Mexico

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Journal Article | March 31, 2014 07:22 PM | Comments(1)

Transnational crime and its associated transnational illicit networks pose a challenge to sovereignty and governance by fostering corruption and impunity.

Journal Article | March 22, 2014 03:51 PM | Comments(9)

The “Hidden” Power of Illegally Armed Groups in Latin America: Mexico a Case Study

Journal Article | March 19, 2014 12:18 AM | Comments(1)

This essay is the first in a series exploring the issue of drug-related violence in Mexico.

Mexican Cartel Op-Ed No. 8: Will Joaquin “El Chapo” Guzman Loera be tried in Mexico or the United States?

Sinaloa Drug Cartel Can Continue Without 'Chapo' Guzman, Experts Say by Diana Washington Valdez, El Paso Times

Blog post | January 30, 2014 08:33 AM | Comments(1)

Mexico essentially legalized the country’s growing “self-defense” groups while also announcing that security forces had captured one of the four top leaders of the Knights Templar...

Blog post | January 24, 2014 08:27 AM | Comments(1)

Mexican Cartel Strategic Note No. 17: Civil Self-Defense Groups Have Emerged in 11 Mexican States

One fighter claimed to be a US Army veteran who returned to Mexico specifically to join the militias. There were many like him, he said.

Mexican Cartel Strategic Note No. 16: Recent Santa Muerte Spiritual Conflict Trends

Hong Kong Triads Work with Mexican Drug Lords on Methamphetamine by Brian Harris, South China Morning Post.

Blog post | January 14, 2014 03:22 PM | Comments(12)

Mexican security forces sent to quell unrest in the western state of Michoacan have started disarming local vigilante groups, state officials say.

Journal Article | January 13, 2014 05:47 AM | Comments(4)

Part 7 of a series that provides a retrospective look at the first year of Mexican President Enrique Peña Nieto’s Sexenio with comments on the prospects for 2014.

Part 6 of a series that provides a retrospective look at the first year of Mexican President Enrique Peña Nieto’s Sexenio with comments on the prospects for 2014.

Journal Article | January 10, 2014 08:39 AM | Comments(1)

Part 5 of a series that provides a retrospective look at the first year of Mexican President Enrique Peña Nieto’s Sexenio with comments on the prospects for 2014.

Part 4 of a series that provides a retrospective look at the first year of Mexican President Enrique Peña Nieto’s Sexenio with comments on the prospects for 2014.

Part 3 of a series that provides a retrospective look at the first year of Mexican President Enrique Peña Nieto’s Sexenio with comments on the prospects for 2014.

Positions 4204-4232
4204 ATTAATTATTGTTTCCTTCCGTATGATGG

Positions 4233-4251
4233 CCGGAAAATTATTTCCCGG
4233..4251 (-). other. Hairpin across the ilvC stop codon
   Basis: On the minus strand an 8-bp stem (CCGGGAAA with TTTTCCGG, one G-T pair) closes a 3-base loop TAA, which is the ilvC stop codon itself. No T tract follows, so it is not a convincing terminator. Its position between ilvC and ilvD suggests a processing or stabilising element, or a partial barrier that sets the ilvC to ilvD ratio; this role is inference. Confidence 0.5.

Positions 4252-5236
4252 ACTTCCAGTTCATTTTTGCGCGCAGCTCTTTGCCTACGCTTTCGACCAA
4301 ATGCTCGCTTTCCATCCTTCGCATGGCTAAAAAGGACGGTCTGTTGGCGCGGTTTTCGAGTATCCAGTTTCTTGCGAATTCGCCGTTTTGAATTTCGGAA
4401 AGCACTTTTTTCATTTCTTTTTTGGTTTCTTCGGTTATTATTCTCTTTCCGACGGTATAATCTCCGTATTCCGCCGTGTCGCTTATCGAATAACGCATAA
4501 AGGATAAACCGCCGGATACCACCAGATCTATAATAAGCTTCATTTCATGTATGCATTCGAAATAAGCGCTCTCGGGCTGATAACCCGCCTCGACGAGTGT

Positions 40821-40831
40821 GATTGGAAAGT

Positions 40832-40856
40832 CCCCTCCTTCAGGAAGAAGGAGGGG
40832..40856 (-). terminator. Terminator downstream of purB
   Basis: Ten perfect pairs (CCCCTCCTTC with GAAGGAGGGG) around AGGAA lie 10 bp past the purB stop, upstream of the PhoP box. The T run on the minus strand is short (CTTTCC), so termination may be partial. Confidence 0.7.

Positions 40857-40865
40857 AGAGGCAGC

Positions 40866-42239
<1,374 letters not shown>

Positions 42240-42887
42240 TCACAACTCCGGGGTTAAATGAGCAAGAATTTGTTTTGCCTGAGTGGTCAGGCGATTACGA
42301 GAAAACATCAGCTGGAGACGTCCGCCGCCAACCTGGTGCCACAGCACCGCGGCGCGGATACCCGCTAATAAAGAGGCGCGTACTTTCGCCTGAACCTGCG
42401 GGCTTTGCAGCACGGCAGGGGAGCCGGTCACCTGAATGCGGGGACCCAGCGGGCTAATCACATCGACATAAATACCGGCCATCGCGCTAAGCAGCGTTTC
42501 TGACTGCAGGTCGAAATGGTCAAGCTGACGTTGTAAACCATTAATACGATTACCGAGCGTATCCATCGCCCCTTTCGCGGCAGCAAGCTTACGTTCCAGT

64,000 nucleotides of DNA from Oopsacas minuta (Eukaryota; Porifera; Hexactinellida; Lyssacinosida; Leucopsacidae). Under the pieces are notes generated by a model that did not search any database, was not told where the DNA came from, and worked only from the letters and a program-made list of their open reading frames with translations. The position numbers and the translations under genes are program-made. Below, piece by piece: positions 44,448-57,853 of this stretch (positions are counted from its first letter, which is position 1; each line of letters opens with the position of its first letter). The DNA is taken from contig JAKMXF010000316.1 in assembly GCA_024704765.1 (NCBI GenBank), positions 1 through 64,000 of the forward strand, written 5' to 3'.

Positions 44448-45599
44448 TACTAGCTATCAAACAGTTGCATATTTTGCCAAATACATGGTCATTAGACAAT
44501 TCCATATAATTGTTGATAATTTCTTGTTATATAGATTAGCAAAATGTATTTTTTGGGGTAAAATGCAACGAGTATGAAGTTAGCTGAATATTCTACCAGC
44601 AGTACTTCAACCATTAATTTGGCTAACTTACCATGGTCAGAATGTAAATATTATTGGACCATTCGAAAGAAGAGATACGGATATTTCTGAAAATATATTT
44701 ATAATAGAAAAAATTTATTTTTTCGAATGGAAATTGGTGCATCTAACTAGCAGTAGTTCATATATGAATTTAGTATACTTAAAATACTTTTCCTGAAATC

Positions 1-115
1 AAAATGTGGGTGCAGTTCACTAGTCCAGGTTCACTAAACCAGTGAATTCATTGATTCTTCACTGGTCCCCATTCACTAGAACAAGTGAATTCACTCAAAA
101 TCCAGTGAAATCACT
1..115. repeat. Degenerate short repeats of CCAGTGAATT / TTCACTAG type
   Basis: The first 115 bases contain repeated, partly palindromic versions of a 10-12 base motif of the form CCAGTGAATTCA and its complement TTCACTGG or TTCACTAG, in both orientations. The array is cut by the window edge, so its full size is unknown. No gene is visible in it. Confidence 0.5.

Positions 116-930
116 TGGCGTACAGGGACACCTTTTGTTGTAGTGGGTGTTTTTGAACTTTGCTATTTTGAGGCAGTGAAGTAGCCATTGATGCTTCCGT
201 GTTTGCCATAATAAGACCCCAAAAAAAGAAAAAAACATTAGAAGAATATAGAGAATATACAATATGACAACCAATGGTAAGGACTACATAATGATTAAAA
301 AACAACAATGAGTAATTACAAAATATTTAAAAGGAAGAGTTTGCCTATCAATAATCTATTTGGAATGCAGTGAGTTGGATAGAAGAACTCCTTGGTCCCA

Part 2 of a series that provides a retrospective look at the first year of Mexican President Enrique Peña Nieto’s Sexenio with comments on the prospects for 2014.

Journal Article | January 6, 2014 08:41 AM | Comments(12)

Part 1 of a series that provides a retrospective look at the first year of Mexican President Enrique Peña Nieto’s Sexenio with comments on the prospects for 2014.

"An audacious band of citizen militias battles a brutal drug cartel in the hills of central Mexico."

Narco-Politics: How Mexico Got There and How It Can Get Out by Pamela F. Izaguirre, Council on Hemispheric Affairs.

No matter how much the cartels tried, and continue to try, to hide their evil acts with continued threats against journalists, a group of citizens emerged to fill in the gap of local cartel coverage...

Mexico and the US continue to assert that this a war on drugs, but provide no evidence that the drug trade has diminished despite the mounting death toll and the billions of dollars spent.

Associated Press reports "U.S. law enforcement officials expressed outrage over the release from prison of Mexican drug lord Rafael Caro Quintero". AP and news links.

Journal Article | August 7, 2013 04:57 AM | Comments(3)

Attacks against Mexican government officials, law enforcement, and political institutions by drug cartels, fall neatly into the Fourth Generation Warfare paradigm.

Since 2006 exceptionally intense drug-related warfare has plagued Mexico and accumulated a death toll ranging from at least 50,000 to perhaps over 100,000 with an additional 20,000 missing.